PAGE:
A Third Intifada? Many East Jerusalem Officials Expect the Turmoil to Die Down

West Bank cities have not joined the violent protest, and despite all the violence, no protester has been killed or badly wounded.

Nir Hasson
Nir Hasson
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Palestinians hurl stones during clashes with Israeli police in Shoafat, an Arab suburb of Jerusalem July 2, 2014.
Palestinians hurl stones during clashes with Israeli police in Shoafat, an Arab suburb of Jerusalem July 2, 2014.Credit: Reuters
Nir Hasson
Nir Hasson

Mahmoud Abu Khdeir is the imam of the main mosque in Shoafat, a key Arab neighborhood in East Jerusalem. He’s also a head of the Abu Khdeir clan, one of whose members, 16-year-old Mohammed Abu Khdeir was abducted and murdered last week.

But over the weekend, the imam’s sermon was the most moderate in Jerusalem's mosques. He harshly criticized Israel but did not call for violence.

Mahmoud Abu Khdeir is also the only family member who saw the teen’s body after it had been burned. “It’s a good thing I saw it after the sermon or I would have spoken differently,” he says. “I’ve seen many bodies but never imagined I’d see something like that.”

The parents asked to see the body but other family members did not let them. “I want his mother to remember him looking well,” says the boy’s uncle, Said Abu Khdeir. “But I’d like to photograph it so that all Israelis can see it. I don’t need the world to see, only the Israelis, to see what they did to him.”

The gruesome descriptions of the charred body, released by the Palestinian Authority based on a Palestinian pathologist who attended the autopsy, have stoked Arab Israelis’ rage over the murder.

Still, Shoafat is seen as East Jerusalem’s bourgeois neighborhood. The people are well off, the roads are relatively clean and Israel’s only light-rail system passes through it.

“Learn from history,” Said says, pointing at the junction from which Mohammed Abu Khdeir was abducted on Wednesday. At this precise spot, say people in Shoafat, the first intifada started in 1987. That year neighborhood residents got the authorities to change a bus route because of all the stone throwing. All this took place before the riots in the Jabalya refugee camp, often seen as the true beginning of the intifada.

In 2014, too, the demonstrators vented their wrath at a symbol of public transportation, the light-rail system. Even if the train’s route remains the same, it will be weeks or months before normal operations resume in Shoafat.

The image that will be remembered from Friday – the most violent day in East Jerusalem in a decade – is of a man trying to saw through one of the light-rail system's electric poles. There are other signs of déjà vu from the first intifada – a Fatah poster, the formation of popular committees in every neighborhood, roadblocks being erected at night near the entrance to Shoafat, and vehicles being checked.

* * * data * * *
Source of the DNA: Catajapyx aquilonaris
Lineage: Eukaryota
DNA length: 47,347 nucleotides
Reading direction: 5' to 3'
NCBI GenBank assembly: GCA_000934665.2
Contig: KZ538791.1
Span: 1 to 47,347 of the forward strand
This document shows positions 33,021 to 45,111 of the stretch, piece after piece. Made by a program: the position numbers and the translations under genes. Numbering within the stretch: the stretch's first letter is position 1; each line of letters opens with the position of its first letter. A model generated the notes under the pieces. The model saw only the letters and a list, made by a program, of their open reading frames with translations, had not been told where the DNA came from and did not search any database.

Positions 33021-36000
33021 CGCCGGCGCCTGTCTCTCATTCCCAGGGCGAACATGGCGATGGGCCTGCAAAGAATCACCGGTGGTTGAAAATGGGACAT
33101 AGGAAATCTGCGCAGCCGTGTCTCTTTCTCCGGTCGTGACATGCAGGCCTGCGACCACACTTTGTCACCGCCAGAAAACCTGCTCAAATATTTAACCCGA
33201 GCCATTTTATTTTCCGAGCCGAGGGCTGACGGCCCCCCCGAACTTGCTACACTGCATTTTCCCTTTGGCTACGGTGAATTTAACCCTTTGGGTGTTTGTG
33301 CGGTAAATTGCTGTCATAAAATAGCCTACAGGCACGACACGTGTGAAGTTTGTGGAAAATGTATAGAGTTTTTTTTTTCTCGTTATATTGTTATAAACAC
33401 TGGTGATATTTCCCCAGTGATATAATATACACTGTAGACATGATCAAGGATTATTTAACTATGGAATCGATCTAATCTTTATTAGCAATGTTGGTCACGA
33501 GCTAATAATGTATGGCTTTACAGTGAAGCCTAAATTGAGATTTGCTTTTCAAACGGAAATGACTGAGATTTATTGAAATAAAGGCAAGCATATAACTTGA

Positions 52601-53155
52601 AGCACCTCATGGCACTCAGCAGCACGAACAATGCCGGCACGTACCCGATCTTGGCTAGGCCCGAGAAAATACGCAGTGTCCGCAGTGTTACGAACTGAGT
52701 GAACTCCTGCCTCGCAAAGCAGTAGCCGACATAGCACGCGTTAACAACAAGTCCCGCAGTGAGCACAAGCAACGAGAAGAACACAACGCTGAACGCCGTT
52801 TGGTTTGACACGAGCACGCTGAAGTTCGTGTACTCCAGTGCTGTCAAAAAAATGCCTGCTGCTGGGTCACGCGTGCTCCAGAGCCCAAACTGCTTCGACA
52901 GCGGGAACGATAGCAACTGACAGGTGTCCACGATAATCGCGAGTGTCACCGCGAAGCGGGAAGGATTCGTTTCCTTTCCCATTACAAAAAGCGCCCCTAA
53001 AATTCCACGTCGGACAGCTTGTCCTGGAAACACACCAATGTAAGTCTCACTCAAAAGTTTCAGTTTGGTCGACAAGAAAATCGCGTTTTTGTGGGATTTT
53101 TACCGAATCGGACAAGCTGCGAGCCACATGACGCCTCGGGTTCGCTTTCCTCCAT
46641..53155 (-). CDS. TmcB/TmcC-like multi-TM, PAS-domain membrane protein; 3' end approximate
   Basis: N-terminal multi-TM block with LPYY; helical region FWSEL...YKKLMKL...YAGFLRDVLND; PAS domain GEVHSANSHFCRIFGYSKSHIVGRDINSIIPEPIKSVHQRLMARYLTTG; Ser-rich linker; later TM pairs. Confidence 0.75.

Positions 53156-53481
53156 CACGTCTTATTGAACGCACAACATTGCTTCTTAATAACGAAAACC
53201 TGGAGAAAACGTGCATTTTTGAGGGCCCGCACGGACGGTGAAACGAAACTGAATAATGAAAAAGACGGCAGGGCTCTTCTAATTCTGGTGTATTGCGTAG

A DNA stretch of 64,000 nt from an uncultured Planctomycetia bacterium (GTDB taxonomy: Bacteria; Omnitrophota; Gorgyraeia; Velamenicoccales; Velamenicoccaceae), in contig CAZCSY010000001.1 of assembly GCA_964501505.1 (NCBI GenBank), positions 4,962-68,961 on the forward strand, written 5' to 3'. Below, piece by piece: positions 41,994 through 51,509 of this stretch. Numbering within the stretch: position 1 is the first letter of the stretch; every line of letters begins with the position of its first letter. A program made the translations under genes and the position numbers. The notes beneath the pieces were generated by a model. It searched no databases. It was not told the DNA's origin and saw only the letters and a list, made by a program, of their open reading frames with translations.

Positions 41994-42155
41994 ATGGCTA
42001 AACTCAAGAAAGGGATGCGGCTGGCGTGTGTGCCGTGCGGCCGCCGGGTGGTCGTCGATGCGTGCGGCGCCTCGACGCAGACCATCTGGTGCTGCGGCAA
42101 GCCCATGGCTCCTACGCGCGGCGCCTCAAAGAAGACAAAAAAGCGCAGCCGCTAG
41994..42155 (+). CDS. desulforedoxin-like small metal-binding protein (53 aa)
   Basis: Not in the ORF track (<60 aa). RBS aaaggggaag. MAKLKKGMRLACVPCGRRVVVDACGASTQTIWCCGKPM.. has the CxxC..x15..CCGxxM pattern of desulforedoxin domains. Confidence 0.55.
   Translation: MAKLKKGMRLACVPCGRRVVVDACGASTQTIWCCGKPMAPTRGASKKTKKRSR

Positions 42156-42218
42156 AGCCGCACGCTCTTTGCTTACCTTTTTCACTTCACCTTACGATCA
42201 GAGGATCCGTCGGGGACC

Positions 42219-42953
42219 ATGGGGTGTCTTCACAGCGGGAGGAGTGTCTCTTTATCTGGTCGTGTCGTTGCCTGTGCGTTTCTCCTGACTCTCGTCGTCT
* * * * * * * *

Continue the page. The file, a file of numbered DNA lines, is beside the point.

The pretext is rumors about Jewish cells searching for more Arab victims. In the last few days there has been a rash of reports about Palestinians being harassed in the city – a taxi driver who was hit by pepper spray, a young woman who was kicked off the train, a girl who was cursed at and a woman whose hijab was pulled off.

“A lot of people have been hurt and there’s a feeling that we need to defend ourselves,” says an East Jerusalem official.

Of course, it remains to be seen whether the turmoil of recent days will morph into a third intifada. But despite the déjà vu, as of Saturday night at least, most officials in East Jerusalem I spoke with said they expected the unrest to die down in the coming days.

Two things point in favor of calm. The cities of the West Bank did not join in the violent protest, unlike a few Arab cities inside Israel. And despite all the violence, no protester has been killed or badly wounded.

The riots in Jerusalem following Abu Khdeir’s funeral were very unusual. They spread from Shoafat to all of East Jerusalem’s Arab neighborhoods, including those considered very quiet. The police had blocked all the roads leading from the west to the east of the city. Every police station and Israeli institution became a target for rocks and firebombs.

Despite the harsh pictures of policemen beating a youth in Shoafat and other complaints of police brutality, the Jerusalem police deserve credit for getting through the day without a Palestinian being killed or seriously injured. If the unrest indeed subsides soon, it will be partly thanks to this.

Still, all the East Jerusalem Palestinians I spoke with said that as the investigation into Abu Khdeir’s murder drags on, the flames of the uprising are only rising.

At this point, no one in East Jerusalem doubts that Israeli Jews murdered Abu Khdeir. The family shows the footage of the abduction, points out the kidnappers and the color of their skin.

The police’s silence has led to a wave of rumors and conspiracy theories about why the truth is being concealed. Ahmed Sub Laban, a field researcher for the group Ir Amim, ran around all night from one scene of violence to another.

“We’re seeing a kind of civil war between the Palestinian residents and the settlers who are coming into the neighborhoods,” he says.

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